Back in 1999, this ravey-davey time capsule was promoted as the latest hip yoof movie. But the great pleasure of Human Traffic is that you don’t need to have the slightest interest in dance music to enjoy Justin Kerrigan’s smart, fast, funny, inventive and occasionally derivative feature debut, which races along like, well, a hedonistic, drug-fuelled weekend. Indeed, it’s such fun while it lasts that by the time we reach the big comedown you barely notice that very little has actually happened.
This is the episodic story of five friends who go clubbing together in Cardiff – necking Class As, talking bollocks, shagging, blagging, getting paranoid and all the usual stuff. There’s Jip (John Simm), a McJob victim who lives for the weekend, or would do were it not for a certain humiliating limpness in the trouser department which he fears may have been brought on by excessive drug use; Lulu (Lorraine Pilkington), a vivacious blonde whose third successive boyfriend has been caught playing away; and Koop (Shaun Parkes) who aspires to become a celebrity DJ, unhindered by his lack of talent behind the decks, and is insanely jealous of every man who even dares look at his long-suffering girlfriend Nina (Nicola Reynolds). Finally, Moff (the young Danny Dyer, for it is he) is the familiar figure of the smalltime drug-dealing incipient burn-out who walks the walk and talks the talk, although in reality he lives at home with his parents and is, quite literally, a wanker. Oh, and coming along for the ride is Nina’s fresh-faced little brother Lee (Dean Davies), who’s looking forward to his E initiation. “I am about to become part of the Chemical Generation,” he enthuses.
Kerrigan peppers the whole thing with visual trickery, amusing asides and fantasy sequences. In one wincingly embarrassing scene, Jip finds himself wearing a ‘Mr. Floppy’ T-shirt as he’s confronted by a former girlfriend with whom he was unable to do the deed. Another deliciously replays a frostily polite chance pub meeting between two people who don’t like each other, in which they say exactly what they were thinking (“Die wanker!” they both remark cheerily as they part). But in addition to being the Woody Allen of club culture, Kerrigan also punctures many of its pretensions with the critical eye of an insider. ‘Vinyl pusher’ Koop unloads onto the blackest white kids in South Wales some ludicrously overpriced hip-hop he claims is “recorded by a posse of crackheads on Death Row,” while the “post-Goa white Rasta” brigade come in for some well-deserved satirical abuse. The thin plot (will Jip ever get a stiffy?) is rather predictable, Moff is a little too scarily reminiscent of a loved-up Kevin the Teenager, the obligatory movie references (Star Wars, Taxi Driver, a sly dig at Trainspotting) are somewhat mechanical, the male characters are better drawn than the female ones, and there’s just a tad too much old-style teen move ‘They don’t understand the kids’ preachiness. Still, Kerrigan gets by on energy alone, is to be commended for making a film that accurately reflects the experiences of most people who take drugs, and is man enough to acknowledge the debt the whole thing owes to a classic routine by the late, great Bill Hicks.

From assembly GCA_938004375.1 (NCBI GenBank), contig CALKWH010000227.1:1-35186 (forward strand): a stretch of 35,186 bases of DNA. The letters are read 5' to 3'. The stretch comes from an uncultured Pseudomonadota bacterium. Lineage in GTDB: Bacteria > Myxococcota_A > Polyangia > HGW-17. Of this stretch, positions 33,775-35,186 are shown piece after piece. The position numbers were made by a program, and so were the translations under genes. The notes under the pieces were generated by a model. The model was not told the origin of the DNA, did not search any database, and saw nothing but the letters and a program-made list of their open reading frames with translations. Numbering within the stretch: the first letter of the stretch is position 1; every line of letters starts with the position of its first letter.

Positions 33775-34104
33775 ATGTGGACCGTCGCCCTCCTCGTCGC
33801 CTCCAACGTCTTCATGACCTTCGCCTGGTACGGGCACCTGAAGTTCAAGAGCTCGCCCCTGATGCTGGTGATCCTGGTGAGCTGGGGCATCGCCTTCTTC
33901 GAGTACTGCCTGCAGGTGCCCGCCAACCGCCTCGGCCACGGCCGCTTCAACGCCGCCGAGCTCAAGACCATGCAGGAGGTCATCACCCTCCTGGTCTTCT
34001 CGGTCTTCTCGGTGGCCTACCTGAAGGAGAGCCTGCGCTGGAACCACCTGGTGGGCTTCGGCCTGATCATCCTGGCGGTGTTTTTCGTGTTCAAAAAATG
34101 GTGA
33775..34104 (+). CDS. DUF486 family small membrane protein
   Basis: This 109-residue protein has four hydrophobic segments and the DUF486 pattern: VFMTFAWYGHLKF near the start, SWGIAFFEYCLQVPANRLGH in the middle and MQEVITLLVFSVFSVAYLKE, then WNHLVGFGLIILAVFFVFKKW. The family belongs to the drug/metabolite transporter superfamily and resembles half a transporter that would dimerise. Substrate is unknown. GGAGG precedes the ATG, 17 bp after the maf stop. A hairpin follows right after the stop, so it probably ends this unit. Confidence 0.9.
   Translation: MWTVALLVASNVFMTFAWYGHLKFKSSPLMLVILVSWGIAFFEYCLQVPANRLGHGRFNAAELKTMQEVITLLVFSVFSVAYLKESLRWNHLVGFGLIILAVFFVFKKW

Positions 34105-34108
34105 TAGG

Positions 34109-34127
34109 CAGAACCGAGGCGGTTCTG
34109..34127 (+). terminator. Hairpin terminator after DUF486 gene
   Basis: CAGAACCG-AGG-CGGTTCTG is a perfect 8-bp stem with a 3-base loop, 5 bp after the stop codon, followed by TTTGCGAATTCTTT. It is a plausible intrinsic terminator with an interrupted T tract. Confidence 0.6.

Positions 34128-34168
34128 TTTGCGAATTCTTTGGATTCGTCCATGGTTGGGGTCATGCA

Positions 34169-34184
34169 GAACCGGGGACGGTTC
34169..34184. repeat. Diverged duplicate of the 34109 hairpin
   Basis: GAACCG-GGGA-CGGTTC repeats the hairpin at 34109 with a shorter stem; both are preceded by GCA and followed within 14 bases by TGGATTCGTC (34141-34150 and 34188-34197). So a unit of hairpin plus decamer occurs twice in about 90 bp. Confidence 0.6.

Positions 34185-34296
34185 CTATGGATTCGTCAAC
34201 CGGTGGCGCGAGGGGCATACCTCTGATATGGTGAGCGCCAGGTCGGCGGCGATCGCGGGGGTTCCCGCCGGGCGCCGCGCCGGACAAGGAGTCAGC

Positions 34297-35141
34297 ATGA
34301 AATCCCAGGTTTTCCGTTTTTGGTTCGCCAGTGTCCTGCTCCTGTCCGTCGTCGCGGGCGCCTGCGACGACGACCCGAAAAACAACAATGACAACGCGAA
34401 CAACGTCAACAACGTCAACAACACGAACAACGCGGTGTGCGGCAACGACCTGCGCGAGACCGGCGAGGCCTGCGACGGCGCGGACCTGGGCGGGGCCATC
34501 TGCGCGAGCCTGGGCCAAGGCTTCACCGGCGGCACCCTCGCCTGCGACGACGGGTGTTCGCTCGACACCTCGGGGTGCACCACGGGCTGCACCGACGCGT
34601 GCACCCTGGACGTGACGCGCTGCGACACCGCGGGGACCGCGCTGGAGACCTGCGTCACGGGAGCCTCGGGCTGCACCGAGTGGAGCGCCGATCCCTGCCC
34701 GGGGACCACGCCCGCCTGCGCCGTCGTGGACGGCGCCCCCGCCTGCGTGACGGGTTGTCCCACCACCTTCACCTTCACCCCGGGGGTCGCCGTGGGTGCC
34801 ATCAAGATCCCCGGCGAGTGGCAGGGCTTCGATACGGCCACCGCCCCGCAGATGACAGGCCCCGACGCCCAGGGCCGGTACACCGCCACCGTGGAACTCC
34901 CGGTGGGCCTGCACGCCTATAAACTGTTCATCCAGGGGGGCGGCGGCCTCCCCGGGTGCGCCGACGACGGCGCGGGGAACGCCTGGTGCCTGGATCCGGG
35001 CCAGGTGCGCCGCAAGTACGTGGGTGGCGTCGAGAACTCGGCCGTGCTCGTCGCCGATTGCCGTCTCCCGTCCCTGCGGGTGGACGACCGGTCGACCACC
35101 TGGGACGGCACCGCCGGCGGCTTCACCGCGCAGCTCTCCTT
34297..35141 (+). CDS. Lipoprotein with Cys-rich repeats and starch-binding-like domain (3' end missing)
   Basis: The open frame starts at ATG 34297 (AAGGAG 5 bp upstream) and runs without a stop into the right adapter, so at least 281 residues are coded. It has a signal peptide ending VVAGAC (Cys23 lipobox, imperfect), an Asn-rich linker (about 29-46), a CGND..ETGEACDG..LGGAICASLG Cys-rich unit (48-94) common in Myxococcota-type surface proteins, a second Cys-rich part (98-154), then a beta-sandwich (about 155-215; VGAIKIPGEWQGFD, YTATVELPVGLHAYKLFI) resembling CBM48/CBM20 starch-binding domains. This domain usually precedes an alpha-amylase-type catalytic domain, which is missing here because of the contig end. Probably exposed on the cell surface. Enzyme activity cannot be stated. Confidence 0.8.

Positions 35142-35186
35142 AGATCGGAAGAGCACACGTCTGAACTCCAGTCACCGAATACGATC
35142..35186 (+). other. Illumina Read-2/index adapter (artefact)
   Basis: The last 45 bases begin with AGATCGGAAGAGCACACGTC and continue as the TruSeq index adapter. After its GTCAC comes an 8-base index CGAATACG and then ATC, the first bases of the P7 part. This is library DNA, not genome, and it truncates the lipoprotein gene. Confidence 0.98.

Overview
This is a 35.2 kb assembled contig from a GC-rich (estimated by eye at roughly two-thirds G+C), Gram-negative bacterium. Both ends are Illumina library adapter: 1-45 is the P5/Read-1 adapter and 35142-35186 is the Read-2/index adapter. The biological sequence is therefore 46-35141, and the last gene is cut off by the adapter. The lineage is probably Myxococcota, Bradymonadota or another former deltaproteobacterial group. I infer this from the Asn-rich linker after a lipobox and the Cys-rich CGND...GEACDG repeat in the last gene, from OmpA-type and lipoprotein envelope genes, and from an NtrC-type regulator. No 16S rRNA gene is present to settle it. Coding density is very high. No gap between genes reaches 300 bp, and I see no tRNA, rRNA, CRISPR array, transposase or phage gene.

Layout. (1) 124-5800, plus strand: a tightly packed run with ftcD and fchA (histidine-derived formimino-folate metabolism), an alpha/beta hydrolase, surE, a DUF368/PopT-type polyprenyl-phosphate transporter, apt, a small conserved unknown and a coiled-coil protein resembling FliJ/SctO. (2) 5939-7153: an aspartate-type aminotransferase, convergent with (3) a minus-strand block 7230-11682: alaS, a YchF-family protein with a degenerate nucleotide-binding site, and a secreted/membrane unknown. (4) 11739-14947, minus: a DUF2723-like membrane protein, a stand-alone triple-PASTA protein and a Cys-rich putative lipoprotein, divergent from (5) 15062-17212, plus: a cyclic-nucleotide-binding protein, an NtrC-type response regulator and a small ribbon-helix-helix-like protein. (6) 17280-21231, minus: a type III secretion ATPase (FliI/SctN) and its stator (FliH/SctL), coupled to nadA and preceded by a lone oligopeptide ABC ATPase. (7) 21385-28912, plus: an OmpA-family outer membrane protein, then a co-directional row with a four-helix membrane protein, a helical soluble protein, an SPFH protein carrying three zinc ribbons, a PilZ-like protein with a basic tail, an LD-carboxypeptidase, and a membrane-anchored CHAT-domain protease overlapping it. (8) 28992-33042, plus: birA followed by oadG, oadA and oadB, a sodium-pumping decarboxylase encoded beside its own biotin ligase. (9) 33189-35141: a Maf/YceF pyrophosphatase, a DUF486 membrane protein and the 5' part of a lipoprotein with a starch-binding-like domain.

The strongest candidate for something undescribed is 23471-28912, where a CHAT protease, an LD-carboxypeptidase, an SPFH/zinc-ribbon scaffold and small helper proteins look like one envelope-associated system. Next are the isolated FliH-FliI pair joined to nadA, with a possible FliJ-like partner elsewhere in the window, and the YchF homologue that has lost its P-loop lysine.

Sat August 1, 2020
- 7:30 pm